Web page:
Demonstrating Discipline: Bagram Site Manager Sets the Pace for Success

By Kerry McGinley

When Ji Elliott arrived at the largest U.S. military base in Afghanistan in October 2016, he had a big job ahead of him. He was the new manager of a task order at Bagram Air Base that was up against some tough circumstances in a war zone with staffing challenges. 

He told his Air Force customer he had a plan.

“I convinced them to … give me a couple of months to turn it around,” Elliott said.

His job basically entails keeping every U.S. military vehicle in northern Afghanistan running. That means everything from quick oil changes to rebuilding engines on 650 different pieces of equipment – all in-house. 

“It’s anything from a regular pickup truck all the way up to million-dollar aircraft loading equipment,” he said. “We order all the parts, stock the parts, everything necessary for vehicle maintenance. You can’t take it down town to the Ford dealer. Everything we do is internal here. We are all self-supported and self-sustaining.”

In addition to the ongoing conflict around them, the operation is located at the base of a mountain range with brutal weather and little to do besides work. One of the first changes Elliott made when he arrived was to improve working conditions for a staff that’s hard to keep due to the stark environment and demanding pace. 

“It’s a constant challenge to find the right people and put them in the right place to make sure we are succeeding,” he said. “The biggest challenge is keeping skilled people here.”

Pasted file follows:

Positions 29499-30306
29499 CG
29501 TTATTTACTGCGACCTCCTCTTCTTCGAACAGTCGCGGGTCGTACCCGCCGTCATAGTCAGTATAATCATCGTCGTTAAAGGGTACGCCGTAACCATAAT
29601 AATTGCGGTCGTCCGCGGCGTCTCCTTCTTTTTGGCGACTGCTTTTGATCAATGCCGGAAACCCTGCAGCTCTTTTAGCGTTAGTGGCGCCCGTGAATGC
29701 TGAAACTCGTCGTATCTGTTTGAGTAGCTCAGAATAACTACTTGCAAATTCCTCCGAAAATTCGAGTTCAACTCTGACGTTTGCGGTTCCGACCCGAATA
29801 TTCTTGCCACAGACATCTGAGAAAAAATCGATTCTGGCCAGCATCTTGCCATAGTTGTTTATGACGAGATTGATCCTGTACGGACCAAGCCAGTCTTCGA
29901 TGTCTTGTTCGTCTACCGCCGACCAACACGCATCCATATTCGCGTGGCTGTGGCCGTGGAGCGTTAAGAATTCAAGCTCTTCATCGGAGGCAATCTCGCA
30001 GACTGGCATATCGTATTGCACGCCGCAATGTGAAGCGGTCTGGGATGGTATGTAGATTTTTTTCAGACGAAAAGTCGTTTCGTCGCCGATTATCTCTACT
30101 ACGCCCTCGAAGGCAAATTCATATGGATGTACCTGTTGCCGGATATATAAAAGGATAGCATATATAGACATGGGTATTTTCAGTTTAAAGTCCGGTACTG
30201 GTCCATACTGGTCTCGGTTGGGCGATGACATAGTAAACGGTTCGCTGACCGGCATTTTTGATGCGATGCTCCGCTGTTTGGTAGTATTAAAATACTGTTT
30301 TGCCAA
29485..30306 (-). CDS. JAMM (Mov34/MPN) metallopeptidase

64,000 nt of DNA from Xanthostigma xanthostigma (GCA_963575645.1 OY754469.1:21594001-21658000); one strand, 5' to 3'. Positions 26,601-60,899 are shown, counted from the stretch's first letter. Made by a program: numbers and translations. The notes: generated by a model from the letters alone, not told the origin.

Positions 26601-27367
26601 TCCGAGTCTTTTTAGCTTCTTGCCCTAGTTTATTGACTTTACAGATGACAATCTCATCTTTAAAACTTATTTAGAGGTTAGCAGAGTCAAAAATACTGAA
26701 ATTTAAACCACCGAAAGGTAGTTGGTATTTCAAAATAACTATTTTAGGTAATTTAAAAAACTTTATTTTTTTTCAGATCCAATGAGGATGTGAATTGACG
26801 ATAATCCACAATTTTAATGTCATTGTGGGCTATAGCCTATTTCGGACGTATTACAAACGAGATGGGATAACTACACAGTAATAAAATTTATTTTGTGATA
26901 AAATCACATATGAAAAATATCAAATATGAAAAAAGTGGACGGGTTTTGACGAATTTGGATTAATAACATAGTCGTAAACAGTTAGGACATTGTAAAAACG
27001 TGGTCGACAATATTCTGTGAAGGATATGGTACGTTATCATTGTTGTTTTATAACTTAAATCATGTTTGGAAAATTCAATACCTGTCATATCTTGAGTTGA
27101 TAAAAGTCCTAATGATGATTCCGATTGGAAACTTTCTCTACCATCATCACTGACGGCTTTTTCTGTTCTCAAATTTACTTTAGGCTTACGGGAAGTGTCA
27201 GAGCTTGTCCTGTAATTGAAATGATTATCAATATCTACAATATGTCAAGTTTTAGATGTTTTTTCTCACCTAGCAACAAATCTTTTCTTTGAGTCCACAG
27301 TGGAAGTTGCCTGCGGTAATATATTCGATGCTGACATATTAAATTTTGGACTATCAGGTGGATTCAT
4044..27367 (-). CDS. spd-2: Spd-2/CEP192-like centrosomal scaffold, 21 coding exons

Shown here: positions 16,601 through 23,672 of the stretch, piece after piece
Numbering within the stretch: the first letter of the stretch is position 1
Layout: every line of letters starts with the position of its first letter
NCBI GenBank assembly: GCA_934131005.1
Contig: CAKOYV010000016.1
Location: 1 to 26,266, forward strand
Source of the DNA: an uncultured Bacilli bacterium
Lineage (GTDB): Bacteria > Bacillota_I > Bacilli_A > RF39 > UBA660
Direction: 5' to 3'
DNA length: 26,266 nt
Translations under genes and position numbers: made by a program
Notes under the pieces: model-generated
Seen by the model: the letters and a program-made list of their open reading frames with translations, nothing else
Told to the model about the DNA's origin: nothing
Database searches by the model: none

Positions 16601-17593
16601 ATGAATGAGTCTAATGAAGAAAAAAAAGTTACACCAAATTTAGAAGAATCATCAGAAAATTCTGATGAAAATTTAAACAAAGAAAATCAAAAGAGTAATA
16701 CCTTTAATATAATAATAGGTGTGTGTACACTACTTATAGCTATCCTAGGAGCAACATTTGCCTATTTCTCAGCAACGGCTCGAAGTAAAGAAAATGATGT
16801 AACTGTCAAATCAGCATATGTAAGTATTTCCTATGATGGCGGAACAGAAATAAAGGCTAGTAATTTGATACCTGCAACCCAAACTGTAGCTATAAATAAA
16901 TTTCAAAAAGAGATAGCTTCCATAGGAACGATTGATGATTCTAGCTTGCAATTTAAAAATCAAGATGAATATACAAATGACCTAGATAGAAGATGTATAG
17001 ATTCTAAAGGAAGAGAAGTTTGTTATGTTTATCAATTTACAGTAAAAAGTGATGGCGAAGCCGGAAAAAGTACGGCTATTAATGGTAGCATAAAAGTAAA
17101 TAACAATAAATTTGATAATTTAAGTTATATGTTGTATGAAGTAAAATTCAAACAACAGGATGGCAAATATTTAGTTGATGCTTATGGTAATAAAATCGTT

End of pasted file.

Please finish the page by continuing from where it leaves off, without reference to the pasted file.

But Elliott is overcoming that and the other challenges he’s faced over the course of almost three years. With a laser focus on process improvement, Elliott took on a vehicle maintenance backlog, re-engineered the warehouse, streamlined inventory and brought together a cohesive team to maintain all the improvements he implemented. That’s why colleagues recommended Elliott be recognized as a prime example of Demonstrate Discipline, one of the eight PAE key values.  

“It’s a tribute to Ji’s leadership and operational expertise that he immediately assessed the situation,” said Jeff Leptrone, program manager and Elliott’s supervisor. “He advocated and implemented solutions that drastically improved employee conditions, customer relations and performance. He’s maintained a 93 percent mission-capable rate for the past 28 months that exceeds the 90 percent requirement.” 

Chuck Anderson, president of PAE’s Global Mission Services, praised Elliott’s performance and commitment to client. 

“Ji has a passion for getting the mission accomplished,” Anderson said. “He knows how to develop solid teams and establish reasonable objectives. Ji communicates with clarity, is visible at the work site and is responsive to the customer.  Ji exemplifies the values of PAE and is a role model for all aspiring leadership roles in PAE.”  

Elliott said the first step to improving the work at Bagram was opening better lines of communication and finding the middle ground between what the client wanted and the parameters of the contract.

“We found some compromises and were able to meet in the middle,” Elliott said. “We try really hard to provide great customer service, put them first and meet their needs as best we can.”